Once-proud city seeks a return to glory days: Patricia Clough finds an eagerness for change as Genoa prepares to choose a new mayor

THE ONCE-PROUD city is in a tail-spin. The people, sick of misgovernment, turn on their rulers and elect their own leader. He rules with a firm hand for the rest of his life. It is 1339 and the man they elect is Simone Boccanegra, the first Doge of Genoa and the inaugurator of a political system that serves the city well for nearly two centuries.

Now, 654 years later, Genoa is in an even worse mess. The people have had enough. And once again they are about to elect directly, for the first time since the Second World War, a leader who may be able to restore the city's fortunes.

Nine candidates are competing for the recently enhanced role of mayor in the municipal elections on Sunday. Whether any of them has what it takes - or can inspire a composer as Simone Boccanegra did Verdi - remains to be seen. It will be harder this time.

Long gone are the glory days when Genoa was a great trading sea- power, sweeping the Moors from the Mediterranean, rivalling Venice and producing the man who 'discovered' America. But not so long ago it was a great port and shipbuilding and industrial city, the rich and attractive centre of the once-lovely Italian Riviera.

Now that too has gone. Genoa la Superba - the Haughty - is now Genoa the Sad. Its port is a backwater, many industries dead or dying. The population is ageing and shrinking: more people die here now than are born. People with talent and energy are leaving town, those with money invest it elsewhere. Its 500th anniversary celebrations of Columbus's first voyage to the New World were an embarrassing flop. Sometimes, says Giovanni Baget Bozzo, priest, newspaper columnist and a leading intellectual in the city, 'it seems as if the city has decided to die'.

The candidates blame it on previous administrations. For 18 years the city council was dominated by the former Communists. The previous mayor was jailed for alleged incompetence. If corruption was less rampant than elsewhere, Fr Baget Bozzo points out, it was because most decisions affecting Genoa were made and 'bought' in Rome.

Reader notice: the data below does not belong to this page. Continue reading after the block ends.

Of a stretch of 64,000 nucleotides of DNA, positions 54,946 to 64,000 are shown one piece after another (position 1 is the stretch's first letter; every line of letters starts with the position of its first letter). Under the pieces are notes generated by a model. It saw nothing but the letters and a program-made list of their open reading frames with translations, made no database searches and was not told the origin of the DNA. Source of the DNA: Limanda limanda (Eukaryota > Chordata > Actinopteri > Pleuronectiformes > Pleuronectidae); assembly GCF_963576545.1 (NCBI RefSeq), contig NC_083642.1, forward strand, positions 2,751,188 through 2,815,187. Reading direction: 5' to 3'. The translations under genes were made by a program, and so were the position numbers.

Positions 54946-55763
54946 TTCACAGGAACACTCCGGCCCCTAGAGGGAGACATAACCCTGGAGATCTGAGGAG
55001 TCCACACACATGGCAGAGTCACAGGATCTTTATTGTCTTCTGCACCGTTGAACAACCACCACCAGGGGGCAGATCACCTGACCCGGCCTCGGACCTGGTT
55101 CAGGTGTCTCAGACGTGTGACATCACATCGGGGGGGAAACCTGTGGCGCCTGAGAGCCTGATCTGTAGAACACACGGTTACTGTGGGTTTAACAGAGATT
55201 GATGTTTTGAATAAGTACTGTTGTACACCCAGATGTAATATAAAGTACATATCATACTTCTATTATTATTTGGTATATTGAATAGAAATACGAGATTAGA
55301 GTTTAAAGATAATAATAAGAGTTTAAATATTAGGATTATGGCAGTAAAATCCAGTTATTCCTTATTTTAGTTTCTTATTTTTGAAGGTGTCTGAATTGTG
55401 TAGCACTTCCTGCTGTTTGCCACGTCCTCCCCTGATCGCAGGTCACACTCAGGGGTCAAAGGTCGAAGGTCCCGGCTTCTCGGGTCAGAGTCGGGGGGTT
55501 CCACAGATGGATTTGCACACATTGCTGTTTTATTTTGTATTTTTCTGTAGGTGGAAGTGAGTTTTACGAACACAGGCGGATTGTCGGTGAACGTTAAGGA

Some things were inevitable: the shipbuilding, steelworks, armaments and engineering industries were mostly doomed anyway. They were state-owned industries which anaesthetised Genoa's entrepreneurial spirit and made many citizens dependent on state largesse. Others were self-inflicted: the dockers, enjoying power and privileges dating back centuries, fought change, priced the port out of the market and watched upstart La Spezia along the coast become the Mediterranean's biggest container port.

The Genoese are quiet, private people, not given to making a fuss. 'We are like the English,' one is told. But this year two disasters, caused by sheer political neglect, became the last straw. One was the explosion of violence in the old town. While other European cities had lovingly restored their historic centres, Genoa's Communists moved its inhabitants to modern blocks scarring the hillsides above the city and allowed the beautiful old houses and picturesque alleys, once the centre of the city's vast power and wealth, to rot. They became the refuge of immigrants, many of them illegal: Senegalese, Tunisians, Algerians and Latin Americans. The place became a centre for drug-trafficking, smuggling, prostitution and crime.

Foreigners became as numerous as the locals who, terrified to go out at night, formed vigilante groups. Tension mounted and riots broke out. Now the area is heavily policed, but Genoese are still afraid to go there after dark. The other was flooding after torrential rain, for the second year in a row. Shopkeepers, small businesses and families still awaiting compensation for the destruction of their wares, belongings and homes because of the lack of efficient drainage and precautions, had them all devastated again. That they could not forgive.

This is fertile ground for the Northern League, which hopes in Sunday's elections to spread its power to remaining areas of the North. Its local founder and leader, former restaurant-owner Bruno Ravera, is a cheery, colourful character who has printed Genoa's own money (just a gimmick), refuses to recognise the authority of the local prefect (Rome's representative) and is unconvincing when he says he does not want the north to secede.

His candidate is a mild and modest orthopaedics professor, Enrico Serra, who ended an election rally this week with the words: 'Sorry if I bored you.' He is second in the polls with around 24 per cent. The favourite at around 40 per cent is an equally inexperienced but better known candidate, Adriano Sansa, a local magistrate. A brave forerunner of Milan's 'Clean Hands' corruption investigators, he uncovered a huge petrol racket in the 1970s, but the politicians quietly buried it.

Simone Boccanegra's problem was keeping peace among the fractious nobility. The future mayor, for all his weighted majority, personal power and virtually assured of four years in office, faces a lack of funds, a sclerotic bureaucracy and obstructive laws.

(Photograph omitted)

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